Written By: Cole Edwards
“Boyhood” is an extraordinary film about the ordinariness of life.
Director Richard Linklater, known for art house gems such as “Slacker” and “Before Sunrise,” took 12 years to shoot his remarkable cast, who would meet to film three to four days each summer.
As a result, the film is both effortless and complicated, much like life, perfectly capturing the essence of the human condition and the experience of growing up.
The film follows the life of Texas kid Mason, played with astonishing certainty by Ellar Coltrane (cast when he was only six years old) in the developmental years from age seven to 19. The various events that unfold are simple, mundane, sometimes funny, often painful and at once as miserable and astonishing as life itself.
During the film’s 164 minutes, we watch Mason and his sister Samantha (played by Linklater’s daughter) grow into young adults. Their estranged parents Olivia (Patricia Arquette) and Mason Sr. (Ethan Hawke) provide shaky guidance, since both still have some growing up of their own to do.
Every 10 minutes or so, the movie suddenly jumps to the next year, evident by slight changes in Mason: a new haircut, deeper voice, different clothing style. Nothing particularly earth-shattering ever occurs, yet it’s too enthralling to look away.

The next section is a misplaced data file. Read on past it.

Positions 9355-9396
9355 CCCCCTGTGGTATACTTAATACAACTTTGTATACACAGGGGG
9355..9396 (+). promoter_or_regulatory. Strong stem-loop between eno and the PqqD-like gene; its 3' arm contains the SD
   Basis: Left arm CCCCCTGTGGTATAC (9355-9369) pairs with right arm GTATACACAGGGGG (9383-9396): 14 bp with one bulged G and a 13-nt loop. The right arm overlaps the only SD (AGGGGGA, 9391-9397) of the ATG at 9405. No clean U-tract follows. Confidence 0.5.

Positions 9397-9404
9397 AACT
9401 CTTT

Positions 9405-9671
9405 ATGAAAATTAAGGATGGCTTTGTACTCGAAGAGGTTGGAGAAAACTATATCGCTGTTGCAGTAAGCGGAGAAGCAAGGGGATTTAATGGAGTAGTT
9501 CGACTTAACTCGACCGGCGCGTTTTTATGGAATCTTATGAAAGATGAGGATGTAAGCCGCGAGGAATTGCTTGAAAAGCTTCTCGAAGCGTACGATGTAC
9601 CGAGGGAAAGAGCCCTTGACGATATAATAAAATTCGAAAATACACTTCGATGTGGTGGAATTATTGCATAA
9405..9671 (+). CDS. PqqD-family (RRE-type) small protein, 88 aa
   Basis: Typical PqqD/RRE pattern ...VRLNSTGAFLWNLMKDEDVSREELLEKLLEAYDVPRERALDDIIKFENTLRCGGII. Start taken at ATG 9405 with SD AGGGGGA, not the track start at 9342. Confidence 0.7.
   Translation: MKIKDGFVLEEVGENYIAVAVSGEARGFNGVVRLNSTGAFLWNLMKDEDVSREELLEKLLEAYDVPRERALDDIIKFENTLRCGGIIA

As he grows, perhaps as a result of his strenuous home life, Mason becomes quieter, more artistic, and increasingly philosophical. In a telling scene, he laments the rise of technology and the toll it’s taking on his love life.
From Britney to Gaga, Bush to Obama, the film capitalizes on inescapable pop culture moments during the years of 2002 and 2013. Popular songs from the time period, including Sheryl Crow’s “Soak Up the Sun” and Kings of Leon’s “Use Somebody,” punctuate the film.
Linklater had a rough vision when he began work on the film in 2002, but he could not have known for certain how his precocious young actors would change. Knowing this, it is incredible to see how seamlessly it all fits together.
Though the film runs 2 hours, 45 minutes, it goes by all too quickly, much like boyhood itself, and the bittersweet feeling at the end leaves the audience yearning for more.